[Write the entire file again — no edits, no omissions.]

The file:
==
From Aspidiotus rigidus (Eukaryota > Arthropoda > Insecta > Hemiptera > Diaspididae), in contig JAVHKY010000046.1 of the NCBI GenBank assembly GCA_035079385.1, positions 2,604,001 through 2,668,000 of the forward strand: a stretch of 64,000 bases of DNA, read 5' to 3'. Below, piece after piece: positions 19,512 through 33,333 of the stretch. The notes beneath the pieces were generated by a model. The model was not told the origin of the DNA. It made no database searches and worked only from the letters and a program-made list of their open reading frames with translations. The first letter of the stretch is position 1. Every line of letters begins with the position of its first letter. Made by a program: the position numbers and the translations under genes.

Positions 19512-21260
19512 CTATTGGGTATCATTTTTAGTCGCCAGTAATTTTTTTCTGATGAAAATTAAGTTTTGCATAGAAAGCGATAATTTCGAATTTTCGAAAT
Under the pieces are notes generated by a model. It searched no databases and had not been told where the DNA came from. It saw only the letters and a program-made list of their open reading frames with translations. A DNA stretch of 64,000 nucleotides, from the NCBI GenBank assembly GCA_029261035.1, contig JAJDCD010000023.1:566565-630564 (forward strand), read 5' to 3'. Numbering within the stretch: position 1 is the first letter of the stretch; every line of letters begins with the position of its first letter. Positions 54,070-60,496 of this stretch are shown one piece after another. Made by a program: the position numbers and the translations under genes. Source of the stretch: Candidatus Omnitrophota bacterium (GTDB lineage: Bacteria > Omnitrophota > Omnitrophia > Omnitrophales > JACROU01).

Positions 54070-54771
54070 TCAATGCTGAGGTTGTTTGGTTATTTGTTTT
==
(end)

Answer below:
From Aspidiotus rigidus (Eukaryota > Arthropoda > Insecta > Hemiptera > Diaspididae), in contig JAVHKY010000046.1 of the NCBI GenBank assembly GCA_035079385.1, positions 2,604,001 through 2,668,000 of the forward strand: a stretch of 64,000 bases of DNA, read 5' to 3'. Below, piece after piece: positions 19,512 through 33,333 of the stretch. The notes beneath the pieces were generated by a model. The model was not told the origin of the DNA. It made no database searches and worked only from the letters and a program-made list of their open reading frames with translations. The first letter of the stretch is position 1. Every line of letters begins with the position of its first letter. Made by a program: the position numbers and the translations under genes.

Positions 19512-21260
19512 CTATTGGGTATCATTTTTAGTCGCCAGTAATTTTTTTCTGATGAAAATTAAGTTTTGCATAGAAAGCGATAATTTCGAATTTTCGAAAT
Under the pieces are notes generated by a model. It searched no databases and had not been told where the DNA came from. It saw only the letters and a program-made list of their open reading frames with translations. A DNA stretch of 64,000 nucleotides, from the NCBI GenBank assembly GCA_029261035.1, contig JAJDCD010000023.1:566565-630564 (forward strand), read 5' to 3'. Numbering within the stretch: position 1 is the first letter of the stretch; every line of letters begins with the position of its first letter. Positions 54,070-60,496 of this stretch are shown one piece after another. Made by a program: the position numbers and the translations under genes. Source of the stretch: Candidatus Omnitrophota bacterium (GTDB lineage: Bacteria > Omnitrophota > Omnitrophia > Omnitrophales > JACROU01).

Positions 54070-54771
54070 TCAATGCTGAGGTTGTTTGGTTATTTGTTTT